“It’s always had an effect on me,” said Ward. “And I’m not professing that this song solves anything. It’s just a song about all the places that that person can come from; what can be done and how can you help them….” Ward reached out to the Motor City Mitten Mission in Grosse Pointe and then connected with Veronika Scott, who founded The Empowerment Plan in Detroit. Both are organizations that strive to assist the homeless population and both will benefit from all the downloads of this new single, said Ward.

This sense of empathy and a longing to connect with other people is really what drives a lot of Ward’s songwriting. He particularly loved performing and interacting with a live audience. “I really do love to perform, so not having live shows has really been a punch.” But early on in the Spring, he said, he nevertheless found worthwhile fulfillment over the span of time he spent live streaming.

“But another big part of my experience was my immersion into (the Southeast Michigan) music scene.” Ward had been living near the westerly border of Oakland County for decades before relocating to Detroit five years ago. He recalls one of his earliest experiences being a visit to the Gaelic League (in Corktown) to see locally renowned open mic night and to meet new songwriters. Since he had gotten there unintentionally early, he was encouraged by well-known Detroit songwriting icon Don Duprie to perform a few songs. Ward wound up doing nine and he credited the enthusiasm he received from Duprie that night as an endearing moment.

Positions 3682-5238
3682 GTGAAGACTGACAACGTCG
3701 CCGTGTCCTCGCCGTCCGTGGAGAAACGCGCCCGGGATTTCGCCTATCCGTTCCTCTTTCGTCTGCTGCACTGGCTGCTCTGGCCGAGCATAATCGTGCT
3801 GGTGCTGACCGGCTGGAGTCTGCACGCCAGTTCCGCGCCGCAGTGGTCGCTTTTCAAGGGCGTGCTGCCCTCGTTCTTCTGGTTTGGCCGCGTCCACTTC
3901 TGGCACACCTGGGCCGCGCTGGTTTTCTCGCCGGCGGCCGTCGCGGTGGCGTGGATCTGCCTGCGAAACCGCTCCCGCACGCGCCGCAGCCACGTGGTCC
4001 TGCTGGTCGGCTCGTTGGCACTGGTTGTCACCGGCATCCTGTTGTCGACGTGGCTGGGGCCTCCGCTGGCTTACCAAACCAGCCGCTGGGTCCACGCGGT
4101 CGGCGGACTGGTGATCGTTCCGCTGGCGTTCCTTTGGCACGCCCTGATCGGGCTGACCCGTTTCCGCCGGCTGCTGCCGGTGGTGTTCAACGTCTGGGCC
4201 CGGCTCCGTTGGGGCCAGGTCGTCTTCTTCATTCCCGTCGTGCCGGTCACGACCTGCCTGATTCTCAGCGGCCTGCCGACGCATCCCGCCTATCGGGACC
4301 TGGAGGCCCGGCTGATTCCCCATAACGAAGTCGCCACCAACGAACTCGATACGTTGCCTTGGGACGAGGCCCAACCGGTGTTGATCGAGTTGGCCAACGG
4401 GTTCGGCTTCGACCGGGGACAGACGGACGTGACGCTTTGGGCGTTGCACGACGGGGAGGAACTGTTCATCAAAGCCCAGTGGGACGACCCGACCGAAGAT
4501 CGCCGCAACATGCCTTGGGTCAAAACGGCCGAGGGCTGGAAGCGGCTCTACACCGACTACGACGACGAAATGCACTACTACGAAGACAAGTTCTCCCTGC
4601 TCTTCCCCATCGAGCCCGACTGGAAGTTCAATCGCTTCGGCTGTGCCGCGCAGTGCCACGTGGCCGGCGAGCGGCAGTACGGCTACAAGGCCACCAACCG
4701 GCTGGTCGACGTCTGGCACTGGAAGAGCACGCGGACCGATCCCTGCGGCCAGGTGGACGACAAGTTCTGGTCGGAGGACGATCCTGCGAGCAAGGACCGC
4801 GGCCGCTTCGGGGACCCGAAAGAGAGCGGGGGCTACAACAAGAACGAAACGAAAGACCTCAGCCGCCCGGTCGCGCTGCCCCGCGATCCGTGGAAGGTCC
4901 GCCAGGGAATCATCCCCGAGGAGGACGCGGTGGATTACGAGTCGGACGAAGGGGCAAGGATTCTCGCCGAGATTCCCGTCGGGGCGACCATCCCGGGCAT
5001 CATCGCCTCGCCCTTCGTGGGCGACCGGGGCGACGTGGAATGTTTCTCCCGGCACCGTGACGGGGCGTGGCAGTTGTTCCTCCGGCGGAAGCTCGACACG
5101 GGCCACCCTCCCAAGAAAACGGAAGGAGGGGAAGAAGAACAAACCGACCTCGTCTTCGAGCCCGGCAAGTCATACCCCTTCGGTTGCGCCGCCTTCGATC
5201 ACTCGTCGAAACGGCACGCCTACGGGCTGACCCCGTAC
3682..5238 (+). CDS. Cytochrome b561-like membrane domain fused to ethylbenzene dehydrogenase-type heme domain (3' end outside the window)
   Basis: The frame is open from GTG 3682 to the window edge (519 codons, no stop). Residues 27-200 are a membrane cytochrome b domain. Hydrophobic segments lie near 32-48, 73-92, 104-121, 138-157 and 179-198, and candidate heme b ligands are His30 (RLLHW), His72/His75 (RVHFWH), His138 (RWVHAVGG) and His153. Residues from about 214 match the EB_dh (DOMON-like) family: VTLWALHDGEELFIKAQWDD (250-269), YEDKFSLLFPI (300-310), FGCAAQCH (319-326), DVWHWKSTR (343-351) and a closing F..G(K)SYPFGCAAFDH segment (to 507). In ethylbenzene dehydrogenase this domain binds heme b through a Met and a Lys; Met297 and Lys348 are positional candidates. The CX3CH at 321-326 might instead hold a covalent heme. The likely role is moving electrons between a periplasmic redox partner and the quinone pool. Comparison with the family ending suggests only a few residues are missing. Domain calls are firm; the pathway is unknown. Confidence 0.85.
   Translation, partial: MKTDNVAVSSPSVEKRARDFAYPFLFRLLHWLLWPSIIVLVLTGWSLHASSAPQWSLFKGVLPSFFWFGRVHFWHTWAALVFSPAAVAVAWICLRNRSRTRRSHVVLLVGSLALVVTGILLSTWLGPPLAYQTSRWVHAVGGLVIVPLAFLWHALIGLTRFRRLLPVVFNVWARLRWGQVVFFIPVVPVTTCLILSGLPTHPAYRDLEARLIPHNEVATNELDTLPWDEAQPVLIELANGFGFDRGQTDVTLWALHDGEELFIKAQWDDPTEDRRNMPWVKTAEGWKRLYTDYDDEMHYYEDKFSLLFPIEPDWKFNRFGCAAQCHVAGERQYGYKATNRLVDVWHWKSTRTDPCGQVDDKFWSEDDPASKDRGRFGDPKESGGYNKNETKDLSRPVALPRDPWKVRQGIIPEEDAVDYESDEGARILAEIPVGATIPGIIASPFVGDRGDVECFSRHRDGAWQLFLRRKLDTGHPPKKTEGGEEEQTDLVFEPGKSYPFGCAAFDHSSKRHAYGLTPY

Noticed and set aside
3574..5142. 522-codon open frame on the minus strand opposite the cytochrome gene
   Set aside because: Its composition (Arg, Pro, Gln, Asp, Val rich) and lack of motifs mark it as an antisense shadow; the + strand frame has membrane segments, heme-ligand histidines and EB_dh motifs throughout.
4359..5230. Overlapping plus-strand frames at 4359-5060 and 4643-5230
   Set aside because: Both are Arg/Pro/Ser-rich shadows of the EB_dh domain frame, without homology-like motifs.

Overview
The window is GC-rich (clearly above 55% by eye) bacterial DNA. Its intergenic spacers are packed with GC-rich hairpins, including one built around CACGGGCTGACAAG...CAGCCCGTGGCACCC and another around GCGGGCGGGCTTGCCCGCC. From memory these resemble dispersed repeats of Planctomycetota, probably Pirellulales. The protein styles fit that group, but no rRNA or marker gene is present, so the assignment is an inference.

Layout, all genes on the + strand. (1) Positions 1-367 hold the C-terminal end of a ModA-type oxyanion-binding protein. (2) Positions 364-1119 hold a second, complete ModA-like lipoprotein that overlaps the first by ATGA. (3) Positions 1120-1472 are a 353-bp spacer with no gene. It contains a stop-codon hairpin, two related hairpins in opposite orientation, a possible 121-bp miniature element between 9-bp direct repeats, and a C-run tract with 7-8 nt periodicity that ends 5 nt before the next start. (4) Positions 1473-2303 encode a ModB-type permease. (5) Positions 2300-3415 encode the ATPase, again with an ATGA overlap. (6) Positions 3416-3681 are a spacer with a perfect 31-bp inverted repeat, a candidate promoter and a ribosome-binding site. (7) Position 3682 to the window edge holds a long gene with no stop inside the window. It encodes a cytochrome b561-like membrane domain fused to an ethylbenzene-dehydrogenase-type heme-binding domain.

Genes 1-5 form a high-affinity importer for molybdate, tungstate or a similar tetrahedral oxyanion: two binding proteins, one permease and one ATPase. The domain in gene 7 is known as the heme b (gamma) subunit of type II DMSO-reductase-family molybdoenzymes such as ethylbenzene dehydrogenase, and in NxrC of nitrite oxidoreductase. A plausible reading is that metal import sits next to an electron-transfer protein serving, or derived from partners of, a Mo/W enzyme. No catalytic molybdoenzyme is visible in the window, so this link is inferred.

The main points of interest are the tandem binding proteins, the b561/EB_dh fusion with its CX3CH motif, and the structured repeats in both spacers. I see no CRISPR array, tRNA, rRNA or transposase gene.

Ward’s into his mid 60’s now and he’s been writing songs for 35 years or more, but he said that his feeling of acceptance into this community of folk singers, like David Toennies (of Border Patrol), Audra Kubat, Mike Galbraith, and many more, has been particularly rejuvenating. (It even led him into co-founding his own open mic event with his wife Angie).

Ward said that he’s excited to share the songs on his album. Each of these tunes, he said, goes beyond just having a melody or a hook: the intended destination for each song is to be arriving at a powerful feeling, an emotion, a meaningful thought. Songwriting is all about balance. With these songs, the darkness isn’t ignored, but with Ward, we’re leaning toward the light.

Written by Jeff Milo - eCurrent

"Phil Maq's Top 100 Albums of 2019"

Phil Maq of WHFR 89.3FM named Mike Ward's "We Wonder" as Best Folk Album 2019 and in his Top 100 Albums of 2019. - Phil Maq of WHFR 89.3FM